If you are ready for enlightement
Try vipassana: This Sanskrit word essentially means “insight.” It refers to a variety of meditation techniques that help the practitioner access a deeper level of consciousness, see “reality,” and experience impermanence. In classical vipassana, a 2,500-year-old Buddhist tradition, you first focus on breath awareness. Insight may come naturally, once you’ve calmed the mind, or you can add advanced techniques that involve dissecting arguments and concepts, and using props.
If you want to practice at your desk
Try Dzogchen: This is a form of Tantric meditation that asks you to be aware of everything, meaning it is “object-less” or “nondual.” You practice with the eyes open and avoid labeling thoughts, feelings, or sensations.
If you need to find forgiveness
Try lovingkindness meditation: Popular in the West, this practice is similar to some Tibetan traditions around developing compassion, but is essentially a relatively new form of meditation. You repeat a mantra related to freedom from fear and suffering, shifting your intention to different people in your life and yourself.
If you want an out-of-body experience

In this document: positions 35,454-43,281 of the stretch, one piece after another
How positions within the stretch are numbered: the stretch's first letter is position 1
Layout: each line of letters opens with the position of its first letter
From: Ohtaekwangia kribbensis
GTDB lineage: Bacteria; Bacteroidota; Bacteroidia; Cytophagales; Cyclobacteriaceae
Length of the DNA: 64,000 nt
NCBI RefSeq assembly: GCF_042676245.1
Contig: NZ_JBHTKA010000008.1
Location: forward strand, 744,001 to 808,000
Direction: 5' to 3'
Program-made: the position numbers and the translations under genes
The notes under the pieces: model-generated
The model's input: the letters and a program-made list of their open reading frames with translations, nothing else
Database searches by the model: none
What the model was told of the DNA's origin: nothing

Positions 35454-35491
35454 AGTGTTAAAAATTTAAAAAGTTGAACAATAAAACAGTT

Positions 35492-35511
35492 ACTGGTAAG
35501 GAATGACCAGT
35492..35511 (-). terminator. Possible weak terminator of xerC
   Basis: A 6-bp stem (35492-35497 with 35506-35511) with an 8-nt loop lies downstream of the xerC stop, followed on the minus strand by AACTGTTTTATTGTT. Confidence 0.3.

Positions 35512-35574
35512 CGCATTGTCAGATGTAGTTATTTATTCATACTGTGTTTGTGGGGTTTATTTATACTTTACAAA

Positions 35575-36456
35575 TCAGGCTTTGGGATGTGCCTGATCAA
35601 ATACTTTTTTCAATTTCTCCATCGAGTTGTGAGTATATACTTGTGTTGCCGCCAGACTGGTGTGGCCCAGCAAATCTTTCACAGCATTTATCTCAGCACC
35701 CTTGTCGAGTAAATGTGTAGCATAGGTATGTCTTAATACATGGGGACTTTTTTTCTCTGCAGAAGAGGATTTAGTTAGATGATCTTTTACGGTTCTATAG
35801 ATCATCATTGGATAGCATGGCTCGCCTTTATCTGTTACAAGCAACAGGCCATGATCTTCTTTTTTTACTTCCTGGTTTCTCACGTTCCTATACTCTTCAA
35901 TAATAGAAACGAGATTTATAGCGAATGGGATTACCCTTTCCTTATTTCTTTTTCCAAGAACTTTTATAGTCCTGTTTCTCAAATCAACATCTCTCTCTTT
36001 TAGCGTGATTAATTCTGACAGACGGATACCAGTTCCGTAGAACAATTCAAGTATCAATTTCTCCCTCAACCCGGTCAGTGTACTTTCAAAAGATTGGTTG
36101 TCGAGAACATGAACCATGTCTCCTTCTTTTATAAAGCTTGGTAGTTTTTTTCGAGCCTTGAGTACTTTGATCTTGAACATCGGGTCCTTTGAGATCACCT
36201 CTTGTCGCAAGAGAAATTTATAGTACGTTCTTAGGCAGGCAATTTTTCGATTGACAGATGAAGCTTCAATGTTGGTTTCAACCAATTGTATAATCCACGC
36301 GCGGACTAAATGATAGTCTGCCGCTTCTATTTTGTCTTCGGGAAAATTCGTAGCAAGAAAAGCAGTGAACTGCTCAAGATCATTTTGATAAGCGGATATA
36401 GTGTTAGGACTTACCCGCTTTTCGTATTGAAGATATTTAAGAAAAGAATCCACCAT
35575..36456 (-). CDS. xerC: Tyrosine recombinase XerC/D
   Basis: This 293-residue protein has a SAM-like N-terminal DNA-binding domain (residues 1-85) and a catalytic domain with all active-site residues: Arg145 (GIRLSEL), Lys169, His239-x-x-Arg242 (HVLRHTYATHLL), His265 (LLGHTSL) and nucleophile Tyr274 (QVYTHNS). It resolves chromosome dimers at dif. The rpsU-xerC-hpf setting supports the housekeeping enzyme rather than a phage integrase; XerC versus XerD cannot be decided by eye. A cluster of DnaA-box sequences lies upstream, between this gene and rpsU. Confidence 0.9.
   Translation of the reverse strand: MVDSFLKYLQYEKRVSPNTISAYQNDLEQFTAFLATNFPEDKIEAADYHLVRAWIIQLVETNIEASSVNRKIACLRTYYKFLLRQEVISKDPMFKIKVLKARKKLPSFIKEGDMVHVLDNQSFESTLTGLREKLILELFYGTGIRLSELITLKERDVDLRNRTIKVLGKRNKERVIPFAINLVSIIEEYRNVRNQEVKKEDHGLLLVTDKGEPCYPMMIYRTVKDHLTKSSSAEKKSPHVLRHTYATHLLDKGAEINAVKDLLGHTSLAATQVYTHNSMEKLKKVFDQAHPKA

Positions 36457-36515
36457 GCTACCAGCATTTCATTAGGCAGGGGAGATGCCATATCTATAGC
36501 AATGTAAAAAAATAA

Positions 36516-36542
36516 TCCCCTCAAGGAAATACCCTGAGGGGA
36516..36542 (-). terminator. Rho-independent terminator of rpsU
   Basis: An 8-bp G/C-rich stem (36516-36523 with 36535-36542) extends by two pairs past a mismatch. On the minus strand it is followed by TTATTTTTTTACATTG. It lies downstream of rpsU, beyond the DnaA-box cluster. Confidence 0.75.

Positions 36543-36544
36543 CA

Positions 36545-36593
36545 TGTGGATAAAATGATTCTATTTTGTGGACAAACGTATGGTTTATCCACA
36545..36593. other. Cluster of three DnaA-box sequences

Try Transcendental Meditation: A form of Hindu meditation, or Vedanta, the goal is to … transcend, or rise above all that is impermanent. While in a seated meditation pose, you focus on a mantra and actively change the breath in order to alter your state of mind.
If you are looking for more energy
Try Kundalini meditation: Kundalini is a yoga practice, but also a philosophy and the name of energy in Tantric yoga practices and Hindu spiritual practices. This energy rises through the chakras, from the base of your spine to the crown of your head and onward. In Kundalini meditation, you are using your breath to move energy upward in an effort to change your state of mind, while also waiting for that moment when energy is reduced to a simple, pure form, similar to when you sleep, orgasm, or die.
If you have trouble sitting still
Try qi gong: Similar to Kundalini, qi gong is a Taoist method of meditation that uses the breath to circulate energy through the body, and eventually alter consciousness.
If you need rules and guidelines
Try zazen: A very exacting Zen practice with prescriptions for how to maintain the eyes, hands, and posture, zazen is a nondual practice that means simply to sit, as the Buddha did thousands of years ago. You sit, without a focus on an object, until your innate ability to see reality emerges.Share on Facebook